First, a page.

One Foot in the Grave and the other on a Banana Peel, and then I Slipped


     It’s been a bad few weeks and I don’t even know where to begin.  I guess I’ll start with the bladder infection, only because any time I get an infection of any kind my blood sugars spiral out of control very quickly and I end up chasing them.  It doesn’t work, I just get sicker and sicker and the sicker I get, the higher my blood sugars get and all cognitive function and reasoning flies out the window.

     All I could do was sleep, and that should have been my first clue that things were going to spiral out of control.  I just didn’t see it.  I had a change in my pain meds, and some other meds and I attributed my sleepiness to that.  What a fool I was, and this time it almost cost me my life.

     My daughter Sarah came home on Friday and immediately knew that something was very wrong.  I had been vomiting and she emptied my basin for me and told me I needed to get to the hospital.  I’m ashamed to say that all I could do was beg her not to wake up her dad and I do remember telling her that if I didn’t feel better the next day I would go.  It was extremely unfair of me to put that burden on her.  If I had died I can only imagine how she would blame herself.  When I see her this weekend I’m going to tell her that when I’m that sick she should ignore whatever I’m saying and just do what she thinks is the right thing.

     Rudy was getting an idea already that I was getting pretty sick, but I’ve become a master at hiding from him just how sick I am.  The rest of the story is based on what I remember, which is pretty sketchy and filled in by what Rudy, Sarah and the Doctors and Nurses at the hospital told me.

     It was now Saturday and I don’t remember if all of this took place before or after Sarah’s shift at Walgreens.  I remember that she was pretty mad at me for not going to the hospital like I promised her and for not letting Rudy know just how bad it had gotten, I didn’t realize how sick I really was.  It must have been late, he had fallen asleep on the couch and he tells me that something, he doesn’t know what, but we credit it to God woke him from a sound sleep telling him that he needed to check on me.  He said he could smell the acetone on my breath as soon as he opened the door and I remember him saying that I had to get to the hospital.  Even then I tried to argue with him that I wasn’t that sick.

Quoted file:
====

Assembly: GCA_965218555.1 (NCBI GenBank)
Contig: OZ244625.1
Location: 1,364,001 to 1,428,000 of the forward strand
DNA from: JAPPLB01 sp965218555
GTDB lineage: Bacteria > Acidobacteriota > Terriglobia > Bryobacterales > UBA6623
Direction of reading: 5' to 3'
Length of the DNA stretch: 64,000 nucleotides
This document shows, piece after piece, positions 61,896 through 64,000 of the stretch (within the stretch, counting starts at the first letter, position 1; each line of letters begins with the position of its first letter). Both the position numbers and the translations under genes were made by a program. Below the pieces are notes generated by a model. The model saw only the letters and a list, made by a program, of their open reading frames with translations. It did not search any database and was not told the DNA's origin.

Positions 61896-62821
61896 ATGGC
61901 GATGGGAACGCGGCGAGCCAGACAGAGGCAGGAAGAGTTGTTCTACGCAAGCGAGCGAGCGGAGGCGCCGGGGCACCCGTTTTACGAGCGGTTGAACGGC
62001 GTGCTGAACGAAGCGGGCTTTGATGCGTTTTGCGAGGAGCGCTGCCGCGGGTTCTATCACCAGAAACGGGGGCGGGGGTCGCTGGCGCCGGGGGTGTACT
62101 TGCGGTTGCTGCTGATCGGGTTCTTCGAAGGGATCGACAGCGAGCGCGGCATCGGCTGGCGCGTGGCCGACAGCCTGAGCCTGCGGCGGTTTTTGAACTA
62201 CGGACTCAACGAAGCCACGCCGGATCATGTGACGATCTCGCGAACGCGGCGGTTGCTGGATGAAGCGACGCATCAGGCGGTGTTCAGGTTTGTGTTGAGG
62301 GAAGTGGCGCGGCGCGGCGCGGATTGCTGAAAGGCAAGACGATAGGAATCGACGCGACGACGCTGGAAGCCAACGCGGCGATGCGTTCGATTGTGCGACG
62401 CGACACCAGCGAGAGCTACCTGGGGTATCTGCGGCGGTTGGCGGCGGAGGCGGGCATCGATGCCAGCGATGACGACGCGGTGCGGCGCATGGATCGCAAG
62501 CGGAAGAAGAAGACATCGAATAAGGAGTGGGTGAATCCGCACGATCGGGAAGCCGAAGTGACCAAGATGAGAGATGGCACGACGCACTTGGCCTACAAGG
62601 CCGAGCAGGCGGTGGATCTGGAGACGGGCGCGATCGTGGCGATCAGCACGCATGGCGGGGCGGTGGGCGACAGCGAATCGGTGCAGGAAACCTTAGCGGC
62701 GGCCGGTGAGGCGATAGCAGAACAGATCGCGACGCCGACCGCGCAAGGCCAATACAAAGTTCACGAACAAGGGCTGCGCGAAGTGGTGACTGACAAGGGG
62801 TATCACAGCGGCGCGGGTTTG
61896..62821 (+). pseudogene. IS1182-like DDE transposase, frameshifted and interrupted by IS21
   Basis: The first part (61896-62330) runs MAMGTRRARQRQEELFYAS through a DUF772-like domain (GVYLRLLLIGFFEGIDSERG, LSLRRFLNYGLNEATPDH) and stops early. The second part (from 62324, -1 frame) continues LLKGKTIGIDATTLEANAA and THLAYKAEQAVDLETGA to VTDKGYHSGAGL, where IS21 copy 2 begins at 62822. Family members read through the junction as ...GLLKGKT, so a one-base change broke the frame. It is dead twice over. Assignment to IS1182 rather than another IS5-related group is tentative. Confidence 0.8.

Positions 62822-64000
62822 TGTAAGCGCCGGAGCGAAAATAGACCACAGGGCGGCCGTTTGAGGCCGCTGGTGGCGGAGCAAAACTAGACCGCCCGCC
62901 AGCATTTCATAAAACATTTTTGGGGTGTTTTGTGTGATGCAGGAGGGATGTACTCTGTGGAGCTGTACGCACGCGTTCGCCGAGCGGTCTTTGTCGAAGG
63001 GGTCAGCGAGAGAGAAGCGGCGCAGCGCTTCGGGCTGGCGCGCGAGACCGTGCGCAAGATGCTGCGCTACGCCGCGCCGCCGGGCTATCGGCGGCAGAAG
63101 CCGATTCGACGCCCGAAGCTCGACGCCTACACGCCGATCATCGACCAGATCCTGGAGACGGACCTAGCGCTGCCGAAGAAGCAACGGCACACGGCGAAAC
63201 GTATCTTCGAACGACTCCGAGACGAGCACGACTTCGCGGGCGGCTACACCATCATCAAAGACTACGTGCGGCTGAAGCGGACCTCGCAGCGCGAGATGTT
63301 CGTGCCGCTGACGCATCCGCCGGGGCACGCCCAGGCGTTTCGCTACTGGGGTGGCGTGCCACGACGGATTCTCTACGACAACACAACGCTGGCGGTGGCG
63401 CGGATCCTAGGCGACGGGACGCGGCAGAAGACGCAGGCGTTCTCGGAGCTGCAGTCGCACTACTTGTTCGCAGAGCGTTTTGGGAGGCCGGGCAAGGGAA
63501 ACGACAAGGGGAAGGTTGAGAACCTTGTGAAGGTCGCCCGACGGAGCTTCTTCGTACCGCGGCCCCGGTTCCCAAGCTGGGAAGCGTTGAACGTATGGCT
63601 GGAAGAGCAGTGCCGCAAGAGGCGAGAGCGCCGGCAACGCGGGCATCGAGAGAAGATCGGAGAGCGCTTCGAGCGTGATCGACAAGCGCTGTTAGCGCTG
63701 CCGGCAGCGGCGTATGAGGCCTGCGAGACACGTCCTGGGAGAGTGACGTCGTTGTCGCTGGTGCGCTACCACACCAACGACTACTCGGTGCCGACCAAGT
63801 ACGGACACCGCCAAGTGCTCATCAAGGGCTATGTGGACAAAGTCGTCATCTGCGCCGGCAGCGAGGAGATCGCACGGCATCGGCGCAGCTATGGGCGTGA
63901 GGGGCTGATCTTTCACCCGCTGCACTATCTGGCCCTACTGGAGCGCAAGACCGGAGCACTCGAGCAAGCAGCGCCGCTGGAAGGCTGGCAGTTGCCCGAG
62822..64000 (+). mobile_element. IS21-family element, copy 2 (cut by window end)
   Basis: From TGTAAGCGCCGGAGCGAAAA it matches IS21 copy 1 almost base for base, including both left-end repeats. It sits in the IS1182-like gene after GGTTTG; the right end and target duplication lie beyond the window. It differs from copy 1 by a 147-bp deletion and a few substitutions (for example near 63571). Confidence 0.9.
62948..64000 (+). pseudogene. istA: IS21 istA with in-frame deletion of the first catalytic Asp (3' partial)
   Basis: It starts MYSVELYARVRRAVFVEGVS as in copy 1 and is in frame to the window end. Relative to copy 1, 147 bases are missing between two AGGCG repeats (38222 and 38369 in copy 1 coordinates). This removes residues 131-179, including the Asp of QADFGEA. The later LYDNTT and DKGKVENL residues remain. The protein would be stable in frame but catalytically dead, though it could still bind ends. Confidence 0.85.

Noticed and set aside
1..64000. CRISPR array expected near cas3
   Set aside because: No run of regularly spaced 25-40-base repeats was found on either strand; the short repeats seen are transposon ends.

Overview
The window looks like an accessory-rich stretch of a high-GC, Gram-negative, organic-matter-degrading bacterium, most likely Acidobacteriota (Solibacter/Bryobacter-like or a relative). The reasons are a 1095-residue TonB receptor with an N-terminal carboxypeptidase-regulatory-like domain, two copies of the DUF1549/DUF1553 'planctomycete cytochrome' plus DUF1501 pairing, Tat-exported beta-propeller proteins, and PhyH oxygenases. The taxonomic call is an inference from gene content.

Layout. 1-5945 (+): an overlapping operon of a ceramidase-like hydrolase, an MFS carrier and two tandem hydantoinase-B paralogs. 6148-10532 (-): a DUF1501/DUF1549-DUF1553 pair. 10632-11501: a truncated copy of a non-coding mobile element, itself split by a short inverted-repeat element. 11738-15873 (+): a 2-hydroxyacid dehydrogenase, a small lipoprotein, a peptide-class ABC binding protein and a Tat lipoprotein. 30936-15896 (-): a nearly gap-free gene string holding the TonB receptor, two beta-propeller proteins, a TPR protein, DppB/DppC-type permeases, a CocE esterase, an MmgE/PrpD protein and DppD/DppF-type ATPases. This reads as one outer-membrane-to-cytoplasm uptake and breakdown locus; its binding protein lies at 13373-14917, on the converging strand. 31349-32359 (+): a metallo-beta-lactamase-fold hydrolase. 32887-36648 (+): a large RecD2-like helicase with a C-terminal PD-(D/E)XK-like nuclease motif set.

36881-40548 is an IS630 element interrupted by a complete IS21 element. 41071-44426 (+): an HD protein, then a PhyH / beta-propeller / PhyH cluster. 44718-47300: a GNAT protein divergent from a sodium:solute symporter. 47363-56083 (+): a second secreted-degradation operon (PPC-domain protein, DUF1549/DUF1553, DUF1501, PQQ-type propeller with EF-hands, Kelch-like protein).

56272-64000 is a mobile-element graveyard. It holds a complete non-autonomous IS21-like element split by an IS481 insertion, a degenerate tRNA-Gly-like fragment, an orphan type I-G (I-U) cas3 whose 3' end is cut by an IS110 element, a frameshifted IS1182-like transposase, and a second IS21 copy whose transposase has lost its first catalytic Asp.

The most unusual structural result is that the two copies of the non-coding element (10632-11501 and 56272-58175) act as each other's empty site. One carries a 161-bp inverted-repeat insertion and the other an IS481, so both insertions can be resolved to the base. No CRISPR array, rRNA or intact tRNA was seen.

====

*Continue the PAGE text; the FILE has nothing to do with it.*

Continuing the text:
He said I was slurring my words and I looked like I was dying.  I heard him tell Sarah to call 911 for an ambulance, even then I thought he was overreacting.  I remember him dressing me before the ambulance got here and I remember him saying that if it didn’t get here in a minute he was going to put me in the truck and take me himself.  He picked me up and carried me out of the bedroom into the living room.  I remember seeing the ambulance pull up to our door and Rudy lifted me up and carried me to the gurney and walked me outside.

     Our town just within this past month went from strictly EMS service to advanced life support with paramedics, and what a blessing that was to me.  Rudy walking me outside is the last thing I remember before getting to the hospital. 

     I remember only a few minutes of the ER., and I’m ashamed of every one of them.  I was surrounded by doctors and nurses and it seemed they all had their hands on me at once cutting off my clothes and doing things to me, all without talking to me and I was extremely combative.  I remember trying to fight them all off of me and in my head I was thinking I just needed them to slow down and tell me what they were doing.  That’s the last thing I remember and the next thing I knew was that I was in a room and there was a cna in there and I asked where I was.  I was told in ICU and then I asked what hospital I was in.  I had no sense of time lost even though it was almost 3 days later.